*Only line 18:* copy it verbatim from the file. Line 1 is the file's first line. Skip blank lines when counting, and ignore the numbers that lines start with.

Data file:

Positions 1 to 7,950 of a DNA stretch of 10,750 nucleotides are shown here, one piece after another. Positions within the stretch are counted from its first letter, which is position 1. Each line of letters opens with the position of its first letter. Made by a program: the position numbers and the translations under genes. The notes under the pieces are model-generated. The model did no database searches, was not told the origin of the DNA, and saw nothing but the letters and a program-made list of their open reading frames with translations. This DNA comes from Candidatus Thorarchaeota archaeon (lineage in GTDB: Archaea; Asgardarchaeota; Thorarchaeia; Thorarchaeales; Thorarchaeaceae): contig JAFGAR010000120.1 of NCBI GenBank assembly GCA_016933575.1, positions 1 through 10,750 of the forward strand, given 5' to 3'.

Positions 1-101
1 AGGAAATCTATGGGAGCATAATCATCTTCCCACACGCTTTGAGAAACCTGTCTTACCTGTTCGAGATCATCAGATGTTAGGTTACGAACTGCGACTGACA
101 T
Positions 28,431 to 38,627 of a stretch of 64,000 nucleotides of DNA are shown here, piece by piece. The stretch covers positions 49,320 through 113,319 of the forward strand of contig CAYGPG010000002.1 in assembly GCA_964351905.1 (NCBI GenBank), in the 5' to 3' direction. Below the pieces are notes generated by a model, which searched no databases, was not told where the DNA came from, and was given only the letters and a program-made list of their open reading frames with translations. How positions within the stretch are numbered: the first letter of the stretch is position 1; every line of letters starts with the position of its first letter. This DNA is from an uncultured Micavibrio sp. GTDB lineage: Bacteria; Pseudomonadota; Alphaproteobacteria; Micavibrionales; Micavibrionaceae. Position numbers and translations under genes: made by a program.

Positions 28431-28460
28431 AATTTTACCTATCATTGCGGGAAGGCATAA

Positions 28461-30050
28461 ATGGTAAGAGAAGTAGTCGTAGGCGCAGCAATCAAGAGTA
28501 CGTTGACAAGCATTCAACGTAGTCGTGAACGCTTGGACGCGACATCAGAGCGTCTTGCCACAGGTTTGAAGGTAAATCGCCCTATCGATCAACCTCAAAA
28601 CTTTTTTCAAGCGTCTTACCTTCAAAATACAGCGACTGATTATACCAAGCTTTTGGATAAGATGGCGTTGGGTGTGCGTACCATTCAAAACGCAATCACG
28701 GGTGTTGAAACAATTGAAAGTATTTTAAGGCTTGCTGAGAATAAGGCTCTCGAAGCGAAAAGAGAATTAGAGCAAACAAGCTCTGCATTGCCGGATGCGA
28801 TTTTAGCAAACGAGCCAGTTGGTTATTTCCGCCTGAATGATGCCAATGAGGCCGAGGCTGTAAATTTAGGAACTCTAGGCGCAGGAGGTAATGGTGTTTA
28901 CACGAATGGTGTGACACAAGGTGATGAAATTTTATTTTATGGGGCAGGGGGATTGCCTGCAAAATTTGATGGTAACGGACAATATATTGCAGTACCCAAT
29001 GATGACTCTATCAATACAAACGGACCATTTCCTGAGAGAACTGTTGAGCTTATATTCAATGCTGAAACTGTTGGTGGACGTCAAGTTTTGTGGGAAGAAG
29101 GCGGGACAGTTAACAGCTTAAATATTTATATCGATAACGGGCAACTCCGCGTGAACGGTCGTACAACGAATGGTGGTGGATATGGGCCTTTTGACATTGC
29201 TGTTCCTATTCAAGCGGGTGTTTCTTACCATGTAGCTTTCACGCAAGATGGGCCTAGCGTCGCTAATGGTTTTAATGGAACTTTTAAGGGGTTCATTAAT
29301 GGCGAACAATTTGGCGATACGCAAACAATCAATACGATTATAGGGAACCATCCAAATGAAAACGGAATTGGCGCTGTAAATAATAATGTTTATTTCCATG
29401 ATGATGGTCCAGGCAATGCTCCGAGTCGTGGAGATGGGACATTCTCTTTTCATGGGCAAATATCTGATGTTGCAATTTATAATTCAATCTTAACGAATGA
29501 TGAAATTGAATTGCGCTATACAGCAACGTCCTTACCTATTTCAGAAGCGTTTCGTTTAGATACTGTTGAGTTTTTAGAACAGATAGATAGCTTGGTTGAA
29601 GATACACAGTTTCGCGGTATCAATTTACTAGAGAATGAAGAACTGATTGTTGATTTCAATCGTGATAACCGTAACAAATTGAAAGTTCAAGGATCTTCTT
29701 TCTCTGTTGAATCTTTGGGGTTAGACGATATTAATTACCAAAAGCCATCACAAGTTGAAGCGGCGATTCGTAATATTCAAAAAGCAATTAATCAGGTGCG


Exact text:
29301 GGCGAACAATTTGGCGATACGCAAACAATCAATACGATTATAGGGAACCATCCAAATGAAAACGGAATTGGCGCTGTAAATAATAATGTTTATTTCCATG